Evasive and defensive almost to the point of being arrogant — that is how the BCCI president N Srinivasan came across yesterday at a much-awaited press conference in a five-star hotel here, a few hours before the Indian Premier League final got underway at the Eden Gardens.
I did no wrong
This hotel has been witness to many a BCCI drama, not the least of which was the AGM which saw the end of the Dalmiya regime and the rise of Sharad Pawar as the cricket supremo of the country in 2005. But yesterday, the potentially explosive scene was painfully muted. And the refrain that kept coming from the BCCI boss was, “I have done nothing wrong”.
Srinivasan spent most part of Saturday and early part of Sunday in meetings with, among others, former president Jagmohan Dalmiya, IPL chairman Rajeev Shukla and BCCI vice-president Arun Jaitley. There were rumours and whispers that he would have to climb down from his post. But he gave himself a clean chit, saying he has done nothing wrong. Several questions were fobbed off with the answer “I have done nothing wrong.”
“I assure you, the BCCI will act without fear or favour to investigate and if players, franchises or owners have breached any rules, action will be taken,” he said. He even went to the length of saying that his son-in-law Gurunath Meiyappan, who till now had been the face of ownership of Chennai Super Kings, was only a cricket enthusiast and not the principal owner of CSK.
Perhaps, Srinivasan forgot that there are millions of cricket enthusiasts in India who would give and arm and a leg to sit along with a champion team in their dugout, attend IPL auctions sitting at the bidding table meant for owners and have easy access to star players. Asked questions about how Meiyappan had such access, he seemed visibly uncomfortable and said the BCCI will set up a committee to probe the issue and their findings will give all answers.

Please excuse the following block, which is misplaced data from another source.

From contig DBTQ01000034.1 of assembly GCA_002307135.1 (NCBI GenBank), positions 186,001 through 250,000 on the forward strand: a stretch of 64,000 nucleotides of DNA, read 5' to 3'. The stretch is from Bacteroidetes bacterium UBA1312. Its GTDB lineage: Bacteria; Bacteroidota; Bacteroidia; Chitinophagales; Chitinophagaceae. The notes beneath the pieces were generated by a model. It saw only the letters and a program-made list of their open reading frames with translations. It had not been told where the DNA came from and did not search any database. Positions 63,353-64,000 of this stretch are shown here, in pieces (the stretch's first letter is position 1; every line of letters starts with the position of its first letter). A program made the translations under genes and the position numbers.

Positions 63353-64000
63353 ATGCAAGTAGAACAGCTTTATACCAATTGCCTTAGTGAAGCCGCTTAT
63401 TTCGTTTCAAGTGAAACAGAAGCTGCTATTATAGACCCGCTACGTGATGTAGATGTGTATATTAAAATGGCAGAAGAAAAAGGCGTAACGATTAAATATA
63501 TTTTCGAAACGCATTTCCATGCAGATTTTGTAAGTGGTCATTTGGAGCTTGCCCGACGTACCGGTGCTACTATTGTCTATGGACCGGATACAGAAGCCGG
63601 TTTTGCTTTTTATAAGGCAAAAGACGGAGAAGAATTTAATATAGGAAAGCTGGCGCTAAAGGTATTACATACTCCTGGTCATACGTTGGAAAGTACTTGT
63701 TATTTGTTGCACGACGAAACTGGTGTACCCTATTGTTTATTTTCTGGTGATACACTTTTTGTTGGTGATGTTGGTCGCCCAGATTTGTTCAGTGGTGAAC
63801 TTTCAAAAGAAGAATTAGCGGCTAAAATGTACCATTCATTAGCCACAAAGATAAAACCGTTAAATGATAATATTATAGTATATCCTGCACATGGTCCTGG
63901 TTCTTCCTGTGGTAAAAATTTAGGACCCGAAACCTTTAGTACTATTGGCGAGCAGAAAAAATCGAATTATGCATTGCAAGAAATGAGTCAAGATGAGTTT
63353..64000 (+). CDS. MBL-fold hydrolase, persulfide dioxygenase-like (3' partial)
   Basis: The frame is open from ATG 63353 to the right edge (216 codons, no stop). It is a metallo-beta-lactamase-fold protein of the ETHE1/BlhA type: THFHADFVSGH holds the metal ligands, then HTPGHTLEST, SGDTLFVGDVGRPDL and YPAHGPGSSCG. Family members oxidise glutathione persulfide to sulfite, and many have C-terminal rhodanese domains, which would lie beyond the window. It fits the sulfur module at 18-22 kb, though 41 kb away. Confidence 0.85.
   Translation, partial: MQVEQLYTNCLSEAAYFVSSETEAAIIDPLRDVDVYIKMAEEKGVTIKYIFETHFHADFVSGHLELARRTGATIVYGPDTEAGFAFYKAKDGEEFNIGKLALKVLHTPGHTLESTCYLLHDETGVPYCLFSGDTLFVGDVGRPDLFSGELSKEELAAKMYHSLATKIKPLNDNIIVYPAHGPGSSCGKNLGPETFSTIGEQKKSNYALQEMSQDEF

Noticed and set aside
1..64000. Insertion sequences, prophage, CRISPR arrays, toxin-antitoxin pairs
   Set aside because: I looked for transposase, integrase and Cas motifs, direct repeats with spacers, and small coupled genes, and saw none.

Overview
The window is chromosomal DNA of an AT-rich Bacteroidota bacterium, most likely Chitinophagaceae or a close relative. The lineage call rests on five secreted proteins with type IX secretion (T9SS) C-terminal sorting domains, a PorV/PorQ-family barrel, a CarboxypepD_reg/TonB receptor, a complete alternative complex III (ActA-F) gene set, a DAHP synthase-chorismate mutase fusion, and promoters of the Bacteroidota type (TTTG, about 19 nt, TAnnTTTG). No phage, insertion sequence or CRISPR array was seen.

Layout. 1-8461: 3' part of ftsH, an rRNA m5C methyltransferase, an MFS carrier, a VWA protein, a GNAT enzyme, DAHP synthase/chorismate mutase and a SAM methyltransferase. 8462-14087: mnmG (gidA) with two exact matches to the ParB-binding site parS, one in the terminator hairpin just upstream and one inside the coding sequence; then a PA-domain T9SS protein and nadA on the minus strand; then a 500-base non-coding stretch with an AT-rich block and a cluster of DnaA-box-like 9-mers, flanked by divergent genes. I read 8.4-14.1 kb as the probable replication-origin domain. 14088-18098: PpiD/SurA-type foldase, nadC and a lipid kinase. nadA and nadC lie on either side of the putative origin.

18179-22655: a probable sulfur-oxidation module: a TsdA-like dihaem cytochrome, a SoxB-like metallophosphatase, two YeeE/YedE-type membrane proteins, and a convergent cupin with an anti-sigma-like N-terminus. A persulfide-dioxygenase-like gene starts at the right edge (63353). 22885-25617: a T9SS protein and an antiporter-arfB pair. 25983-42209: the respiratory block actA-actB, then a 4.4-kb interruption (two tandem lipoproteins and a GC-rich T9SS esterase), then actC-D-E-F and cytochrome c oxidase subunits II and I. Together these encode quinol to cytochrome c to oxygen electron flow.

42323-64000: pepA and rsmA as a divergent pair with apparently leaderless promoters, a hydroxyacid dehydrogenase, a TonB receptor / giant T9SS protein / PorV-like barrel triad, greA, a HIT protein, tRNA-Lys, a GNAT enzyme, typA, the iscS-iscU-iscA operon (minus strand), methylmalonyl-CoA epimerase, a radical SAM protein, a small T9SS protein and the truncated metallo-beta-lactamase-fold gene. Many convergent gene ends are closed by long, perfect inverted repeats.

Over to the panel...
The committee will comprise Arun Jaitley, Rajeev Shukla, Sanjay Jagdale, Ajay Shirke and Ravi Shastri and one independent member. He iterated that he will have no say in the appointment of the independent member and will distance himself from the inquiries and “the probe will be fair and without any prejudice”.
He had no explanation to give as to why he should not take moral responsibility though his son-in-law and the team owned by his company India Cements are under the scanner. BCCI secretary Sanjay Jagdale was a silent spectator on the dais, as were many BCCI top guns who were present during the press conference.
Their presence, it seemed, was a show of support and strength for the BCCI chief. In their presence he declared that he had not been asked by anybody on the board to step down. He squarely blamed the media for baying for his blood. “I will not be railroaded, pushed and threatened to quit,” he maintained.
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